IoT & Smart Cities Stories
Business professionals no longer wonder if they'll migrate to the cloud; it's now a matter of when. The cloud environment has proved to be a major force in transitioning to an agile business model that enables quick decisions and fast implementation that solidify customer relationships. And when the cloud is combined with the power of cognitive computing, it drives innovation and transformation that achieves astounding competitive advantage.
Machine learning has taken residence at our cities' cores and now we can finally have "smart cities." Cities are a collection of buildings made to provide the structure and safety necessary for people to function, create and survive. Buildings are a pool of ever-changing performance data from large automated systems such as heating and cooling to the people that live and work within them. Through machine learning, buildings can optimize performance, reduce costs, and improve occupant comfort by ...
René Bostic is the Technical VP of the IBM Cloud Unit in North America. Enjoying her career with IBM during the modern millennial technological era, she is an expert in cloud computing, DevOps and emerging cloud technologies such as Blockchain. Her strengths and core competencies include a proven record of accomplishments in consensus building at all levels to assess, plan, and implement enterprise and cloud computing solutions. René is a member of the Society of Women Engineers (SWE) and a m...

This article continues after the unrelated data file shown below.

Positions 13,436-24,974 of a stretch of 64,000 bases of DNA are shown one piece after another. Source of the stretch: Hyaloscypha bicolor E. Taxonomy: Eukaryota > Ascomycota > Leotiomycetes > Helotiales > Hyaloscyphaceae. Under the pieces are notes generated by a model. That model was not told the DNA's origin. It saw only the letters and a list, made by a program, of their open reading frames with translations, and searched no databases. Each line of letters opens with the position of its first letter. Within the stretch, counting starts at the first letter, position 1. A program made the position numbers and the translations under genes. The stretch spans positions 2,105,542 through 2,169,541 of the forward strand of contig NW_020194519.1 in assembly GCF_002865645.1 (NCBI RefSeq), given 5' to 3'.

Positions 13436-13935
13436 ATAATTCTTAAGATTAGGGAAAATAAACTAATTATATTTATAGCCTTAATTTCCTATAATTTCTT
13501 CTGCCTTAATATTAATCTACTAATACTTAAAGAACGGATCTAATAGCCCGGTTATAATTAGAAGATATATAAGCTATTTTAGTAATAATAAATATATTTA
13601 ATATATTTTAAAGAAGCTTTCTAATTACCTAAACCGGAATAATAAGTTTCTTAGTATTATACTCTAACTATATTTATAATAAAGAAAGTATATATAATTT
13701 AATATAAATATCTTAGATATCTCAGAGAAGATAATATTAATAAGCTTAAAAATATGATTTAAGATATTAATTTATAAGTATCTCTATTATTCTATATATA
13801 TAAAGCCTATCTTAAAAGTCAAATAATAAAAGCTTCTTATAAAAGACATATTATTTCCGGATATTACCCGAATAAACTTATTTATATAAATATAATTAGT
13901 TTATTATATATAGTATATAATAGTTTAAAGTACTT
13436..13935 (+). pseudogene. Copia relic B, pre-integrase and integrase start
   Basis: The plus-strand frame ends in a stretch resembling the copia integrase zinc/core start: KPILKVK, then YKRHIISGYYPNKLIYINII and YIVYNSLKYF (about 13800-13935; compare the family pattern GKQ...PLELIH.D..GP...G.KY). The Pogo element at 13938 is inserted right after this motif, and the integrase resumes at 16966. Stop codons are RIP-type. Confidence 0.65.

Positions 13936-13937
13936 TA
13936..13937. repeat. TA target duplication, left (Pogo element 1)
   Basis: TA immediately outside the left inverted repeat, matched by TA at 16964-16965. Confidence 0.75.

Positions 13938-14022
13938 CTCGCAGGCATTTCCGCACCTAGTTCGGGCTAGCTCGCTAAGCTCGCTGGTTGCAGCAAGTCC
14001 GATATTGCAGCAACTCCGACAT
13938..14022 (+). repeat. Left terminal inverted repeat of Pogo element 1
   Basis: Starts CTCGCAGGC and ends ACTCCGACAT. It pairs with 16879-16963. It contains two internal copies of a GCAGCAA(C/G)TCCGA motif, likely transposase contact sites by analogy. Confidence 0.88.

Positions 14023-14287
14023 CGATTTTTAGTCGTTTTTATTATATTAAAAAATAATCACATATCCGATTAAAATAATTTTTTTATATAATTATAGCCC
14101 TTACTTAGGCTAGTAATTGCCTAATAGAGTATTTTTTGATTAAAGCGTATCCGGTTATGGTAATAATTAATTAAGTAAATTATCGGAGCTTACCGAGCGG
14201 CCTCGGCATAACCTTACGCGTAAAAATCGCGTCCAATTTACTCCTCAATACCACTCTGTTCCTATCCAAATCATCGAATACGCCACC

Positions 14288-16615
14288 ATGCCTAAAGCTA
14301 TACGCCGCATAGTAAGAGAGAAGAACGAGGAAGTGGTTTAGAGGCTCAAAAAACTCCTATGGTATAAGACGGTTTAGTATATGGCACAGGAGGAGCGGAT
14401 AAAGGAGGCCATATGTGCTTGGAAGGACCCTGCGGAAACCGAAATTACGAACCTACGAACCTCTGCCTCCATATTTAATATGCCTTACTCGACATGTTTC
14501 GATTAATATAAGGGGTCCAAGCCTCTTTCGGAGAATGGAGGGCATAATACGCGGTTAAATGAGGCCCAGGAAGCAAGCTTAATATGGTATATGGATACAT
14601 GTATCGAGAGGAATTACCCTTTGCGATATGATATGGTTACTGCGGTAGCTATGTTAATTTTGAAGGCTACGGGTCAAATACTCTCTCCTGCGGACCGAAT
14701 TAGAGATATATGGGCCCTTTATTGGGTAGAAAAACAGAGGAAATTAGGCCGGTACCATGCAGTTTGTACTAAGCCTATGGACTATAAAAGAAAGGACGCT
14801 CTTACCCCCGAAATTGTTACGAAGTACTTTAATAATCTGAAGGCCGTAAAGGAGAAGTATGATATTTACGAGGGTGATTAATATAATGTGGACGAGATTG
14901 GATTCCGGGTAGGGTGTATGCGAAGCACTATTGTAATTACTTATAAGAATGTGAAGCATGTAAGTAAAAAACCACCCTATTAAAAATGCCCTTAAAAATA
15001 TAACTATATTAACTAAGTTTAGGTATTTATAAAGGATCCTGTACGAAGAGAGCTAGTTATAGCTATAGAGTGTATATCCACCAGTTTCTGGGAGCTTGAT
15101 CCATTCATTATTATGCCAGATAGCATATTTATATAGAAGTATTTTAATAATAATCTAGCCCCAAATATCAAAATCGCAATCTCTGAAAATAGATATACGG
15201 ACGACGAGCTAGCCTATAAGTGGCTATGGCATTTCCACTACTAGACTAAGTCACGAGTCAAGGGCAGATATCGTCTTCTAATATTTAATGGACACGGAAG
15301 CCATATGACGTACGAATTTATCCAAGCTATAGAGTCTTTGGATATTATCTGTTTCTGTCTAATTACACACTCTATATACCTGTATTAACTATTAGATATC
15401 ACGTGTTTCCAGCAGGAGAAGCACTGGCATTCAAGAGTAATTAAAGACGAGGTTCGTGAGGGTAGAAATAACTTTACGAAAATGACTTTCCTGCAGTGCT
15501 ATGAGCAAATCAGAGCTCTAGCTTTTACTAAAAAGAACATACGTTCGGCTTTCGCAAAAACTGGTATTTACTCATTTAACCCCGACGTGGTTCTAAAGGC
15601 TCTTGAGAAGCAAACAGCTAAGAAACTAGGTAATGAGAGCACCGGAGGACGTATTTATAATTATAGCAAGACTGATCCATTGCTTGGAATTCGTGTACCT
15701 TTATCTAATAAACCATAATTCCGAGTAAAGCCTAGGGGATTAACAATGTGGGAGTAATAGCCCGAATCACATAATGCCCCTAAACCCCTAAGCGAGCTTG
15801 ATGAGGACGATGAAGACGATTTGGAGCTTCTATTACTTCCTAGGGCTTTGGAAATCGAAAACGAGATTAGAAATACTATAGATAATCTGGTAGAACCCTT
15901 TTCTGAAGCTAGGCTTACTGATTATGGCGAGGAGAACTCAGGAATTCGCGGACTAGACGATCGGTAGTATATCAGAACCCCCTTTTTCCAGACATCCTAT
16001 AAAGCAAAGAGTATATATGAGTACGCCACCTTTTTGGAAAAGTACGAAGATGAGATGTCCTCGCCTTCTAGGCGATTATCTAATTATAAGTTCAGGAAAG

Early Bird Registration Discount Expires on August 31, 2018 Conference Registration Link ▸ HERE. Pick from all 200 sessions in all 10 tracks, plus 22 Keynotes & General Sessions! Lunch is served two days. EXPIRES AUGUST 31, 2018. Ticket prices: ($1,295-Aug 31) ($1,495-Oct 31) ($1,995-Nov 12) ($2,500-Walk-in)
According to Forrester Research, every business will become either a digital predator or digital prey by 2020. To avoid demise, organizations must rapidly create new sources of value in their end-to-end customer experiences. True digital predators also must break down information and process silos and extend digital transformation initiatives to empower employees with the digital resources needed to win, serve, and retain customers.
IoT is rapidly becoming mainstream as more and more investments are made into the platforms and technology. As this movement continues to expand and gain momentum it creates a massive wall of noise that can be difficult to sift through. Unfortunately, this inevitably makes IoT less approachable for people to get started with and can hamper efforts to integrate this key technology into your own portfolio. There are so many connected products already in place today with many hundreds more on the h...